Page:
The Foundation is making grants in four areas relating to the initiative on Intellectual Property and the Long-Term Protection of the Digital Domain.

1) POLICY ANALYSIS AND TARGETED PUBLIC EDUCATION IN THE UNITED STATES
As new laws, rules, regulations, and treaties are proposed, it is important to understand their potential impact on the public interest and the balance between protection for content owners and public use. While the Foundation and those whose work it supports believe in the value of copyright laws and do not in any way condone their violation, they do not believe that the public domain or long-held rights of “fair use” should be given up in an effort to reduce digital copyright violations to zero. They seek approaches that balance copyright protection and the public domain. Grants are designed to help bring public attention to positive alternatives to overly protectionist legislation and regulation.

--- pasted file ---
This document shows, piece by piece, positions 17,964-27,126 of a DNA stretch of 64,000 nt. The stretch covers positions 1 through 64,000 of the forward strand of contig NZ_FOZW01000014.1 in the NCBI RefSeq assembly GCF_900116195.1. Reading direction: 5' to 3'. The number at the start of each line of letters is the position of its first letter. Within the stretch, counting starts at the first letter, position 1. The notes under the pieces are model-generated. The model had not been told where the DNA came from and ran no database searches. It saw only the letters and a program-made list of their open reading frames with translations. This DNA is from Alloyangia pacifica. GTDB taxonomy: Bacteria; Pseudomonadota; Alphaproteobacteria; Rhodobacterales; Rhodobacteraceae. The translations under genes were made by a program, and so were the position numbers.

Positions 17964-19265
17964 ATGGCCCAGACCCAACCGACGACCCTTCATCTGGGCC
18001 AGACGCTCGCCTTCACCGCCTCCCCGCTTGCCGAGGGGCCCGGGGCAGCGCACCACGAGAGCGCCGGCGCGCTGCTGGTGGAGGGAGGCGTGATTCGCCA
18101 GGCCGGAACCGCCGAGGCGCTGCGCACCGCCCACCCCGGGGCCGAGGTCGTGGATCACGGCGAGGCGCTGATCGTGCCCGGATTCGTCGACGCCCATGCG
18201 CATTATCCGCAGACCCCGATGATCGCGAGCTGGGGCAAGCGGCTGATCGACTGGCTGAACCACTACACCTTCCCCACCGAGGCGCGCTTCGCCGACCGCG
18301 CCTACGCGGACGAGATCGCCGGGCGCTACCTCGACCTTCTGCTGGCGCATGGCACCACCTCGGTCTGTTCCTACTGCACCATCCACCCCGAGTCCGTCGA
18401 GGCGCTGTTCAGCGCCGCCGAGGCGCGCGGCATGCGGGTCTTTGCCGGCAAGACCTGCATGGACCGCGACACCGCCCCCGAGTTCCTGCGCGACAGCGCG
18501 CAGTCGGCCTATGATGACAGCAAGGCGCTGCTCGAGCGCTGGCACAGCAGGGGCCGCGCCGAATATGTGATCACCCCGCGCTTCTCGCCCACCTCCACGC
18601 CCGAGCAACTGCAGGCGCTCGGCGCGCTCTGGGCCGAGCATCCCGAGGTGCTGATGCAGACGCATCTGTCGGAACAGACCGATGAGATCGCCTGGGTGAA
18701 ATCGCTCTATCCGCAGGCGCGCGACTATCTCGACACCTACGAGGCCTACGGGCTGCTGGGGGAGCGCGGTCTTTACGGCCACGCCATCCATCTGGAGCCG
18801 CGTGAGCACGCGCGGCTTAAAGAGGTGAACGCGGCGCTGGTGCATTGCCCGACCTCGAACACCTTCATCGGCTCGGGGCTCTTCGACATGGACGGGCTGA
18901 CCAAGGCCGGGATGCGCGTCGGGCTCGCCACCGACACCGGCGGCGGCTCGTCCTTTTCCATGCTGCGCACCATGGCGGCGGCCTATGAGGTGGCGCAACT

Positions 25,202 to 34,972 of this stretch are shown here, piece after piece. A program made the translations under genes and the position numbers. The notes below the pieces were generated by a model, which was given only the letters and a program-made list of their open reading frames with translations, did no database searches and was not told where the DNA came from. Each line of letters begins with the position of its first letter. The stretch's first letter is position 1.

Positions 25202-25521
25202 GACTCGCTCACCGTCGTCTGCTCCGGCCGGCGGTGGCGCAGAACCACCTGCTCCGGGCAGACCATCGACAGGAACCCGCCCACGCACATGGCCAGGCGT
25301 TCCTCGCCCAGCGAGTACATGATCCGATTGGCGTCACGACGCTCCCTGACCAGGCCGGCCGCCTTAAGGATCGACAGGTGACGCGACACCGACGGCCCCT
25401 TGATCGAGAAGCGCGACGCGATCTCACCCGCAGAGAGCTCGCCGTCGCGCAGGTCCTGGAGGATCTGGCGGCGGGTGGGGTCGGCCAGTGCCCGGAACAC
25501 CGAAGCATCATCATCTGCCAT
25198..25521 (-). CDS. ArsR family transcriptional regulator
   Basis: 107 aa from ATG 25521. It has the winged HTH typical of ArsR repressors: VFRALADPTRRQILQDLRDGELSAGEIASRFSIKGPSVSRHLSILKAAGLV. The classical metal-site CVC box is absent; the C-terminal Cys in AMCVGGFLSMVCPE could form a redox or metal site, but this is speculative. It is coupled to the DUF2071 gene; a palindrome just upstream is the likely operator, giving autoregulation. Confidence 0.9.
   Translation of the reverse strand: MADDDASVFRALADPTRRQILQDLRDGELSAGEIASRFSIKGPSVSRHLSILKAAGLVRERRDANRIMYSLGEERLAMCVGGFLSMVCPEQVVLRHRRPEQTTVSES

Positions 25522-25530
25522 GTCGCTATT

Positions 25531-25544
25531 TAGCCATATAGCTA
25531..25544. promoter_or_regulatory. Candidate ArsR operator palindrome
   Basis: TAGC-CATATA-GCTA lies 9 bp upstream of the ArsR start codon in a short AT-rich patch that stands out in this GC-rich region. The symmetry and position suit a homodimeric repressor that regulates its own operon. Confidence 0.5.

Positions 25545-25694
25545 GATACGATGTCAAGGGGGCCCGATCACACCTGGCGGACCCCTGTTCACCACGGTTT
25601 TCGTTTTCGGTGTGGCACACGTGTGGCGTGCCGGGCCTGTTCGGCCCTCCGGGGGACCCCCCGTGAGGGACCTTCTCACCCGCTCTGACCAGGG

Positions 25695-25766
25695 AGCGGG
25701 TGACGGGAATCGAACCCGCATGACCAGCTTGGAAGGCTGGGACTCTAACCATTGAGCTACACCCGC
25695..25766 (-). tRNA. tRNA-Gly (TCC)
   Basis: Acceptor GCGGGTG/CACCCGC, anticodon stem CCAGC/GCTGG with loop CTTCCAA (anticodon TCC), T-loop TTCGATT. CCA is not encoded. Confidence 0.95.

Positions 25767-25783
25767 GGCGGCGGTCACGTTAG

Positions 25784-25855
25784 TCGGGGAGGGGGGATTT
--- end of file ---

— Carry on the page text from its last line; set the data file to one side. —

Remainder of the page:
2) INTERNATIONAL POLICY ANALYSIS AND CITIZEN PARTICIPATION
International agreements can often drive domestic policy, and vice versa. When the U.S. signs a treaty with other countries, it must sometimes enact national laws in order to meet the terms of the treaty. So the Foundation provides grant support for organizations working to promote the public domain, fair use, and protection for future innovation at the international level as well as in the United States. It has been difficult for nongovernmental organizations to attend, monitor, and intervene in international discussions because of the cost of travel, the private nature of the talks, or shifting agendas. A few organizations, such as the World Intellectual Property Organization, the Hague Convention, and the World Trade Organization, are central to shaping international agreements in the digital arena, so the Foundation has made a special effort to support the participation of nongovernmental organizations in meetings of these groups. With MacArthur support, the American Library Association, for example, is participating as a member of the U.S. delegation of the Organization for Economic Cooperation and Development, which contributes to WTO negotiations. It is a member of the U.S. delegation to the Hague Convention. And it is on an experts committee assembled by the U.S. Department of Commerce to advise the process of the Free Trade Agreement of the Americas.